Massachusetts Senate Passes Bill Strengthening Economic Security for Seniors with Support from Senator Jason Lewis

The Massachusetts Senate recently passed S. 1494, An Act increasing the property tax deferral for seniors, legislation that would offer property tax relief to homeowners age 65 or older across the Commonwealth by proposing to increase the local option cap on income to $80,000.

Older adults statewide face being forced out of their homes due to rising property values that increase tax bills they cannot afford on a fixed income. Residents who own their homes and would like to continue to live in them often have difficulties making ends meet as the years go by and their income loses its buying power. Deferring property taxes gives those seniors an opportunity to avoid making difficult choices of whether they can pay for heat, prescription drugs, or food in addition to the tax bill.

“As our population ages and we work to make our communities more elder-accessible, we must also be mindful that being elder-accessible also means being elder-affordable,” said Senator Jason Lewis. “This important legislation will give our senior citizens urgently needed financial flexibility to help make ends meet and provide relief from the threat of being priced out of their longtime homes.”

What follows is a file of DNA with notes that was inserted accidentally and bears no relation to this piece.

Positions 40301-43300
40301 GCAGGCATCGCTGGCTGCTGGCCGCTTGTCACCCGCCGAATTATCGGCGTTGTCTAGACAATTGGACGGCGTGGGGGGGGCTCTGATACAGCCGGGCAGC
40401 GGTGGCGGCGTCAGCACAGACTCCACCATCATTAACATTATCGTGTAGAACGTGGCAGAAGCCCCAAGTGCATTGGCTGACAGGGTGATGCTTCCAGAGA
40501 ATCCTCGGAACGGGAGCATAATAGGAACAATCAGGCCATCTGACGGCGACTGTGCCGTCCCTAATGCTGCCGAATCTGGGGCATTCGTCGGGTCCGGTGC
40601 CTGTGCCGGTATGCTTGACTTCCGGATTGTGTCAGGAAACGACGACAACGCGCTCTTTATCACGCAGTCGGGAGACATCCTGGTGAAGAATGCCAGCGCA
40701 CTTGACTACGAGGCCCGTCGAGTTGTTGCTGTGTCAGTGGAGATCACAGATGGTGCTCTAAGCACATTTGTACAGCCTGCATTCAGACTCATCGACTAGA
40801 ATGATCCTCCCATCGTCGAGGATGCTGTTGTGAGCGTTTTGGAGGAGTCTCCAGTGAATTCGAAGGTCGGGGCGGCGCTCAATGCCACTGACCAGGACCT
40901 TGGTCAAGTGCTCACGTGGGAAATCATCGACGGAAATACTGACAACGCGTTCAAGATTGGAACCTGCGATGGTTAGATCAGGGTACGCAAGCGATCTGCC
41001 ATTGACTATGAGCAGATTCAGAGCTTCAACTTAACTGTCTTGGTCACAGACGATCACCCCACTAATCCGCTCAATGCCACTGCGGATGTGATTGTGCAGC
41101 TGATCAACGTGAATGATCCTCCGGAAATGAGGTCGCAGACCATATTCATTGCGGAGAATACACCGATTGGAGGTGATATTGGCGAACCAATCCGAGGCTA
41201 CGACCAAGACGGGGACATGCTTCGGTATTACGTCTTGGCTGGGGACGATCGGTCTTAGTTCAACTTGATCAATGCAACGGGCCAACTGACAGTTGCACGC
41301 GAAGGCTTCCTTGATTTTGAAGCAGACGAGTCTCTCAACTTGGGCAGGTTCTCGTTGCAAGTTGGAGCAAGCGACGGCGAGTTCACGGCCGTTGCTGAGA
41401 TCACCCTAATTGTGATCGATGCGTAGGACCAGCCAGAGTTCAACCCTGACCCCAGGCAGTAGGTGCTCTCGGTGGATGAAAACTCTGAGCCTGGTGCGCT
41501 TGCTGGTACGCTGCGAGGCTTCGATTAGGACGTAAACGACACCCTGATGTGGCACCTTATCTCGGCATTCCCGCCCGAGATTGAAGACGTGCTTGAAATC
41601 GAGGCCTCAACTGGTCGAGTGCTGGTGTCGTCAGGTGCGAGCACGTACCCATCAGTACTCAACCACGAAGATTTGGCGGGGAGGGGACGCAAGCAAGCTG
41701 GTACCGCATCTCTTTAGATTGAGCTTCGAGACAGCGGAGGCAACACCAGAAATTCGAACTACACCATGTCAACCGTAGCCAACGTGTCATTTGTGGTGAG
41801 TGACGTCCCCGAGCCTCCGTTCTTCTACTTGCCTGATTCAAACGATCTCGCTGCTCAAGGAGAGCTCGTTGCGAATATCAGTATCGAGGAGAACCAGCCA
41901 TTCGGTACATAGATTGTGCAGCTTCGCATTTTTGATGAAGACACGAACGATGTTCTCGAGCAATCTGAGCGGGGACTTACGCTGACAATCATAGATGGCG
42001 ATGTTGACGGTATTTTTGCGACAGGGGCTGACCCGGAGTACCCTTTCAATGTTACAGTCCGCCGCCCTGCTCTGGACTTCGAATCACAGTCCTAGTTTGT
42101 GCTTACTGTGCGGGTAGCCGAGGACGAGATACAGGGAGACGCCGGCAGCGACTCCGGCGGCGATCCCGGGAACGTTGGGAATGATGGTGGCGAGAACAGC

Under current law, persons 65 years of age and older have the option to defer paying all or a portion of their property taxes until such a time when their home is sold or conveyed.  This is a local option that is capped at the maximum allowance under the senior circuit breaker for a single person who is not head of household ($57,000 for the year of 2015). This threshold is very low given the high cost-of-living in Massachusetts and penalizes “house rich” & “cash poor” seniors living on fixed incomes that exceed this amount.

“There are thousands of seniors across the state who are house rich and cash poor,” explained Al Norman, Executive Director of Mass Home Care. “A property tax bill can be the largest payment a senior sees all year. By being able to defer payment, the town gets its money–with interest—and the senior is able to pay other basic living costs. This bill is like a lifeline for seniors on a fixed income.”

Currently, state law sets a floor of $20,000 in gross income to be eligible for tax deferral, and each community has the option to raise it up to the maximum level of the “senior circuit breaker” income cap for single, non-head of household filers in that given year, as defined by DOR.  The municipality can also elect to lower the interest rate below the 8% cap.

The bill was unanimously passed with a 35-0 vote and now moves to the Massachusetts House of Representatives for their consideration.